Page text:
And my background is not much different from so many others. I grew up in central New York in a rural environment, received my undergraduate degree in English from SUNY Potsdam and began both my public school teaching career and married life in 1969. I returned to graduate school in the 1970s, earning a Master of Fine Arts (Major in Drama; Minor in English Literature) from the University of Texas at Austin.
Missing our families and the change of seasons, my husband and I returned to New York in the late 1970s where we bought a large Victorian home in a small rural community and started a family of our own (ultimately two sons). Shortly thereafter, I continued my professional career at Cazenovia College where I taught until 1986 at which time I returned to public school teaching at a rural high school in central New York State, from which I retired in 2007. It was while teaching at this school that the love I had for writing was launched into a career when two of those roles mentioned above collided as son number two found himself on a one-person campaign to change his school's mascot. The result? Who Will Tell My Brother? and the beginning of my own incredible journey as an author.
Teen Books (1)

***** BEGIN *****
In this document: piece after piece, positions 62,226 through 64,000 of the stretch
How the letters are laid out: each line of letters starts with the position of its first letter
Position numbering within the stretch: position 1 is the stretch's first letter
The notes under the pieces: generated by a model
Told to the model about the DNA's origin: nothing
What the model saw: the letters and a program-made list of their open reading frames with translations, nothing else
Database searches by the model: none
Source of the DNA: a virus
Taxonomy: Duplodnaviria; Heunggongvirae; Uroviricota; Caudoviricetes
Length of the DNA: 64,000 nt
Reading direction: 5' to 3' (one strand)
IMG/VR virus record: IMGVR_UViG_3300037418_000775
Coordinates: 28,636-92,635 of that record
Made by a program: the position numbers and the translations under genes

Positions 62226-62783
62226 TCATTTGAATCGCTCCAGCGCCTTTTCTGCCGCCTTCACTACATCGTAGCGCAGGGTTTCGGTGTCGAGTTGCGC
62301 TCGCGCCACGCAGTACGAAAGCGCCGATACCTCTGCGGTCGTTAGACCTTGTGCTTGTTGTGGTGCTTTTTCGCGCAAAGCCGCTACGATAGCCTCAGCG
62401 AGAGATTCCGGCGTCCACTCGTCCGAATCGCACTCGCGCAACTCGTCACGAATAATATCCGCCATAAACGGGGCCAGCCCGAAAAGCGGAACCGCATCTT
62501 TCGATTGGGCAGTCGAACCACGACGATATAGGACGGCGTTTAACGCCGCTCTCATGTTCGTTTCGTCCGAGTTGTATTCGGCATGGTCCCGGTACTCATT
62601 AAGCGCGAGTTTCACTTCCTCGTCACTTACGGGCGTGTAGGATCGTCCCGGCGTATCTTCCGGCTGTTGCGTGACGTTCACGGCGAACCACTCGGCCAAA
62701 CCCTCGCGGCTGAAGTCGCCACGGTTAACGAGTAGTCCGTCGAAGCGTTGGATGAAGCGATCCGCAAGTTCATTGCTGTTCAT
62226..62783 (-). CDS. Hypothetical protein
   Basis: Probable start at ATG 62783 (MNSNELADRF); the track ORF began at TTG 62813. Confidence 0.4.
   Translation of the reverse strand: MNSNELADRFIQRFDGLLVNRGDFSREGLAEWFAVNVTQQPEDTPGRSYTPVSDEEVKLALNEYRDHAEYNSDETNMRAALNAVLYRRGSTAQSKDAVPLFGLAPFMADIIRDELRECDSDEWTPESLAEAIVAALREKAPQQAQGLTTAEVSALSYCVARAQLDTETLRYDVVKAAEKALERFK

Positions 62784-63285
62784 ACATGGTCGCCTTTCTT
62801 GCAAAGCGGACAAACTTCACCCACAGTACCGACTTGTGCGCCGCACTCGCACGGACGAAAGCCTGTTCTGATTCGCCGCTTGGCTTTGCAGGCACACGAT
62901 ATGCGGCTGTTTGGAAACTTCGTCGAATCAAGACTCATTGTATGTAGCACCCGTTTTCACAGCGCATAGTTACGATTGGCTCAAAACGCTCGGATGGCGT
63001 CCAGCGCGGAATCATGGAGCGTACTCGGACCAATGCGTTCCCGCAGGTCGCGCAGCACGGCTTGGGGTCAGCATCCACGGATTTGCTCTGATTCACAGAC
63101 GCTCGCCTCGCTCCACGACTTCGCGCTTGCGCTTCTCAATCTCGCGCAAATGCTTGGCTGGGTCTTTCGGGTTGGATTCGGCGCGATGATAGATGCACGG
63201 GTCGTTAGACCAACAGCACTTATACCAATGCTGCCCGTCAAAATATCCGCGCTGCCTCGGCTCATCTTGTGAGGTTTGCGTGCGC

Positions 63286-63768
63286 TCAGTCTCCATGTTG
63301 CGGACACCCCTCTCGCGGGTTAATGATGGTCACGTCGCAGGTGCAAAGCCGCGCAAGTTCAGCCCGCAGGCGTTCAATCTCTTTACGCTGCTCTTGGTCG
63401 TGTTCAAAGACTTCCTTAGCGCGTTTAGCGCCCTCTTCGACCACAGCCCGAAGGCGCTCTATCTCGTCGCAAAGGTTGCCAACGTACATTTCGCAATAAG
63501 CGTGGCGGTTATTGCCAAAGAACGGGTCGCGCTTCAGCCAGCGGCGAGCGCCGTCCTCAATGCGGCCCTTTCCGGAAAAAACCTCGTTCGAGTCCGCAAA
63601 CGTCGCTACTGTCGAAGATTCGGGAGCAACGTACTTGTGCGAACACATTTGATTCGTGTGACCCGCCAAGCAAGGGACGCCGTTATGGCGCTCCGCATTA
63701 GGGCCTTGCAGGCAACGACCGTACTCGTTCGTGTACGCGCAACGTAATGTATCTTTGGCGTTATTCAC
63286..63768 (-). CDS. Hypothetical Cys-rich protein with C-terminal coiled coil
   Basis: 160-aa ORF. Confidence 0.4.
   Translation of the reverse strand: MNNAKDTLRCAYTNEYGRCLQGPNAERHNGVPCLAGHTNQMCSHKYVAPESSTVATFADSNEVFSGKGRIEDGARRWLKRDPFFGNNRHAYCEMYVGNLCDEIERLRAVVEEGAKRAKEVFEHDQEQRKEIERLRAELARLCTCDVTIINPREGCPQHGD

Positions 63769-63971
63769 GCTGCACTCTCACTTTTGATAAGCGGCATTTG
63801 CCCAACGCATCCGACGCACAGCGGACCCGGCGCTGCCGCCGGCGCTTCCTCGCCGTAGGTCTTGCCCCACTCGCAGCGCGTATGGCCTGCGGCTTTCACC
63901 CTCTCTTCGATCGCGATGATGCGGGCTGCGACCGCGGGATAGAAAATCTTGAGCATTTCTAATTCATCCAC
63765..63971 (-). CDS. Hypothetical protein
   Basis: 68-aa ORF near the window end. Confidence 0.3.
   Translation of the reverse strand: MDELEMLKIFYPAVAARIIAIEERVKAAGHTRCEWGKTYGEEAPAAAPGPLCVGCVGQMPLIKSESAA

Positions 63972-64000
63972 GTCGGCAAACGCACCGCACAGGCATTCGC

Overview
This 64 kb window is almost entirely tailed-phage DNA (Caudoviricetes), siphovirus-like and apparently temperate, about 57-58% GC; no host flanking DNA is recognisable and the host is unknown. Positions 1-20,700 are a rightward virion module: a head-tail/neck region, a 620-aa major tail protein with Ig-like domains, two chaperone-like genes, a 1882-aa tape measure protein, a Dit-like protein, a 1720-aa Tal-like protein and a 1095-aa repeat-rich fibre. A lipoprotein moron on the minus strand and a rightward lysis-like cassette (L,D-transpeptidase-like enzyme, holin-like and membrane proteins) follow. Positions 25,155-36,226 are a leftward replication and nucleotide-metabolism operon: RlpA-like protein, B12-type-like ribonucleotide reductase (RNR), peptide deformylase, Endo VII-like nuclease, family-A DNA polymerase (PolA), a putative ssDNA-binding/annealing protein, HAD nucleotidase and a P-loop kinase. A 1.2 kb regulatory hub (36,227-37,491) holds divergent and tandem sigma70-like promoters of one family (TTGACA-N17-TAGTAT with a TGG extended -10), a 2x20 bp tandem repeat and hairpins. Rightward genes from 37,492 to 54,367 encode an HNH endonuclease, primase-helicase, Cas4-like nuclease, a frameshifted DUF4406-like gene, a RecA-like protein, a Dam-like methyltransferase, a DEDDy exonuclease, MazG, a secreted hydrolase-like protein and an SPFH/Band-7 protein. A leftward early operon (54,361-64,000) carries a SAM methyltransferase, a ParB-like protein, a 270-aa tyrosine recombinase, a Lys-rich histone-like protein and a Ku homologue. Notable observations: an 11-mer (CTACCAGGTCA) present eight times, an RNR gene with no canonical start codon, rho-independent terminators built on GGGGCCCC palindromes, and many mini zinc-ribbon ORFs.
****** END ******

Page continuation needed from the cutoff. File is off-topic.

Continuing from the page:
Two Mohawk sisters tell of their lives at the Carlisle Indian School near the turn of the 20th century. Carvell uses the experiences of her husband's family, and research from the Cumberland County Historical Society, to relate the stories of Mattie and Sarah. After their mother's death, their father sadly dispatches them to the boarding school, where the siblings cling to their language and a few precious items as the rest of their culture is stripped away from them. They long for family, for friendship, and for home, but their attempts to obtain any of these things result in a tragic and true-to-life ending. The inner-thought narratives allow readers to connect with the characters. Though the voices are nearly identical, making it difficult sometimes to tell the girls apart, and the voice of African-American Mr. Davis is awkwardly and inconsistently colloquial, Carvell has put together a compelling, authentic, and sensitive portrayal of a part of our history that is still not made accurately available to young readers.